Manuscript Formatting Requirements and Preparation Tips


1. Manuscript length and structure


The target lengths for the different manuscript types (Research Article, Note, Review, Comment, Reply Comment and Opinion Piece) are listed in Author guidelines.


Manuscripts should be structured as follows:
  • Title page (title, author list, author affiliations, corresponding author email, running page head, abstract, key words)
  • Main text (see below)
  • Acknowledgements
  • Literature cited
  • Tables (with legends)
  • Figures (with legends)
  • Appendices (length: up to 2 printed pages; longer materials should be submitted as online supplementary materials in a separate file)


Main text:
  • Research Articles and Notes should follow the IMRAD format (Introduction, Materials & Methods, Results, Discussion and an optional Conclusions section). Note that separate Results and Discussion sections are strongly preferred, but exceptions are possible if the manuscript’s content warrants a combined Results & Discussion section.
  • Reviews, Comments, Reply Comments and Opinion Pieces may deviate from the IMRAD format as necessary.


2. Title page


Title: The title should be concise and informative, i.e. summarizing either the subject or the most important findings of the study rather than merely the hypothesis addressed. It should have around 100 characters (ca. 15 words), and 150 characters at most (including spaces). Avoid 'A', 'An', 'The', 'On', etc. at the beginning. Avoid questions in the title.


Provide a running page head with 3 to 6 words; e.g. 'Detection of shrimp WSSV'.


Authors and addresses: If a manuscript has several authors from different institutions:


  • use superscript numerals for identification;
  • provide the address of each author's institution, identifying any present address(es) if applicable. Include zip or postal code but not street address or box number;
  • use an asterisk (*) to refer to a footnote that identifies the single corresponding author and provide her/his e-mail.


Abstract: Limit length to 250 words. Provide concise information on your work, its significance and its principal results. Avoid literature cites, series of data, or meaningless clauses such as 'the results are discussed'.


Key words: Supply 3 to 8 key words, listed in order of importance.


3. Text


Please number all pages and restart line numbering on each page (important: do not use ‘continuous’ line numbering), 12 point font, double spacing and numbered sections. Manuscripts that do not use correct English grammar, spelling and punctuation will be returned to authors without review; if you are not a native English speaker, you should have the text edited by someone who is, before submitting your manuscript. You may also wish to consult a 'How to' book such as Day & Gastel (2011; How to write and publish a scientific paper, 7th edn. Greenwood Press, Santa Barbara, CA).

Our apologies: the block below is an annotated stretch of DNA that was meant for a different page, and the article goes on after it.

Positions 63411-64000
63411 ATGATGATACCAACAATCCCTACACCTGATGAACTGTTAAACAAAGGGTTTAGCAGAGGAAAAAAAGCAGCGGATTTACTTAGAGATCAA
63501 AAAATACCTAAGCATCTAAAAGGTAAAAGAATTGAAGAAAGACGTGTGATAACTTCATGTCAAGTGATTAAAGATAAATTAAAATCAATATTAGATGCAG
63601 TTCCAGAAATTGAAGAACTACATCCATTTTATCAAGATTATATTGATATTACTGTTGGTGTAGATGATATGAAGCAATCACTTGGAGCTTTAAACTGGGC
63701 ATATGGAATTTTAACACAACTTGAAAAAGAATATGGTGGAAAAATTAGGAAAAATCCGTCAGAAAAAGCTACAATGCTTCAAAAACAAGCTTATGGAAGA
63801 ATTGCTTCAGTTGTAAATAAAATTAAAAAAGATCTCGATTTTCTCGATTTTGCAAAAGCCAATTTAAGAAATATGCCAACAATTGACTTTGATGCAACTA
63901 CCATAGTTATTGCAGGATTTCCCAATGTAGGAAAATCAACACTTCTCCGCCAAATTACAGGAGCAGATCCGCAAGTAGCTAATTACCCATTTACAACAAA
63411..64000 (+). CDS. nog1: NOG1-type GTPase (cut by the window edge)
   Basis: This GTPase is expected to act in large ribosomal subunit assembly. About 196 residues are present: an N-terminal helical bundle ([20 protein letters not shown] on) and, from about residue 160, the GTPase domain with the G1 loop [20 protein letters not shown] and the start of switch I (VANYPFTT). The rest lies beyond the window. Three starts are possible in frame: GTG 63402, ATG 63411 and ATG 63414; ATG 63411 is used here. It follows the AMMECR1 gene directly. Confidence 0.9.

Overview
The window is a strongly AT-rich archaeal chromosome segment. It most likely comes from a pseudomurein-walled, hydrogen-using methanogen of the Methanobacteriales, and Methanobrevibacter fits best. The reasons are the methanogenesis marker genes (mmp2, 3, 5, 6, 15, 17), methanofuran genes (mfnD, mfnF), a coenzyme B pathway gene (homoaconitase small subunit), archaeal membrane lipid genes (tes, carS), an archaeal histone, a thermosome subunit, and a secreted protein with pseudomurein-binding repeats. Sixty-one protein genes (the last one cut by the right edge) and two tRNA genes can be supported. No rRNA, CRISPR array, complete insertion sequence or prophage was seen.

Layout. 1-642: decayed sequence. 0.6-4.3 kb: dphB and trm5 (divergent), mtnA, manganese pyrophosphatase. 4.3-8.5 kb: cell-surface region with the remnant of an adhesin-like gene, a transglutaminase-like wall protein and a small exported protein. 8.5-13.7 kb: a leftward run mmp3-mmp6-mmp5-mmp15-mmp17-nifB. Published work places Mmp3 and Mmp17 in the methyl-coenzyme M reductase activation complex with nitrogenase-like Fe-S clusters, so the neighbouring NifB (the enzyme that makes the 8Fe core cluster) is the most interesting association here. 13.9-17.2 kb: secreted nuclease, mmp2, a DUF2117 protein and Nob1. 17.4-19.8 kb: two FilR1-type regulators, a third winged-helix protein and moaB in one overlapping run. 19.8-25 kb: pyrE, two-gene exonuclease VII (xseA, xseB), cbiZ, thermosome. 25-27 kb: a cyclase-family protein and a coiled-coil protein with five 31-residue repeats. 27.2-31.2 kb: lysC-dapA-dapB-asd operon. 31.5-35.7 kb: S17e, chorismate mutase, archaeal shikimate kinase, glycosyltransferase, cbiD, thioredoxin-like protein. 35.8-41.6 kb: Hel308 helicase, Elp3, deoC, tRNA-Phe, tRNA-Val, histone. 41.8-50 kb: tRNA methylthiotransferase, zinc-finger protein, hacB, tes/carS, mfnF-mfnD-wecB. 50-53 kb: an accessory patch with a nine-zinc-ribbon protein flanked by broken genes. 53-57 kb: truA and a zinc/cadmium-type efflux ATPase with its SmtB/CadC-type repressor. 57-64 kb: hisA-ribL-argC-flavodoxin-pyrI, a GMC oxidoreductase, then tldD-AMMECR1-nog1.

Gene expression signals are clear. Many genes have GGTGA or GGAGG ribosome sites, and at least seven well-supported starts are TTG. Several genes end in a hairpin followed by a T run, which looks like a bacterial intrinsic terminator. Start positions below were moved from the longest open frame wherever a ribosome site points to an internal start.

Section headings: Main sections (IMRAD) should be numbered '1. INTRODUCTION’, ‘2. MATERIALS & METHODS’, etc. Subsections should be numbered as e.g. '2.1. Study site', ‘2.2. Sample collection’, etc. Avoid going beyond third-level subsections (e.g. 3.1.1.).


Verbosity: Please eliminate verbiage; example:


Verbose – 'The speed was chosen because past studies by Miller (1995) and Smith (1998) have shown this to be slightly greater than the maximum sustained swimming speed.'


Not verbose – 'The speed is slightly greater than the maximum sustained swimming speed (Miller 1995, Smith 1998).'


Verbose – 'It has been shown that boat noise affects whale behaviour (Smith 1994).' (and similar phrases such as 'it has been reported/found that', 'it is possible/suspected that', 'results show that')


Not verbose – 'Boat noise influences whale behaviour (Smith 1994).'


Genus and species names must be in italics; write the genus name in full at first mention in each section (Abstract, Introduction, Materials and Methods, Results, Discussion) and abbreviate whenever mentioned again in the same section. When referring to a species, do not use the genus name alone, unless you have previously defined it that way; be precise when using 'sp.' (singular) and 'spp.' (plural).


At first mention in a section – 'The filter feeding of blue mussels Mytilus edulis was examined'.


After first mention in a section – 'Filter feeding rates of M. edulis increased with increasing temperature.'


Sequence data: Full sequence information is required when molecular methods are used. The sequences of novel primers must be given. Novel nucleotide or protein sequences must be deposited in the GenBank, EMBL or DDBJ databases and an accession number obtained.


Conservation Evidence: If your study is testing for an intervention, please check the existing evidence for your intervention at State whether or not relevant evidence is available there, and if so, briefly summarise it in your Introduction. Otherwise, search for individual studies testing the action, and summarise any relevant evidence. If Conservation Evidence does not yet cover the topic and no individual studies exist, please state this; you may briefly reference other relevant literature, but this is not essential.


Ocean acidification data reporting: When presenting methods and results reporting ocean acidification the 'Guide to best practices for ocean acidification research and data reporting' must be followed. Specifics for reporting ocean acidification data in scientific journals are outlined in Annex 1 of the 2015 addendum.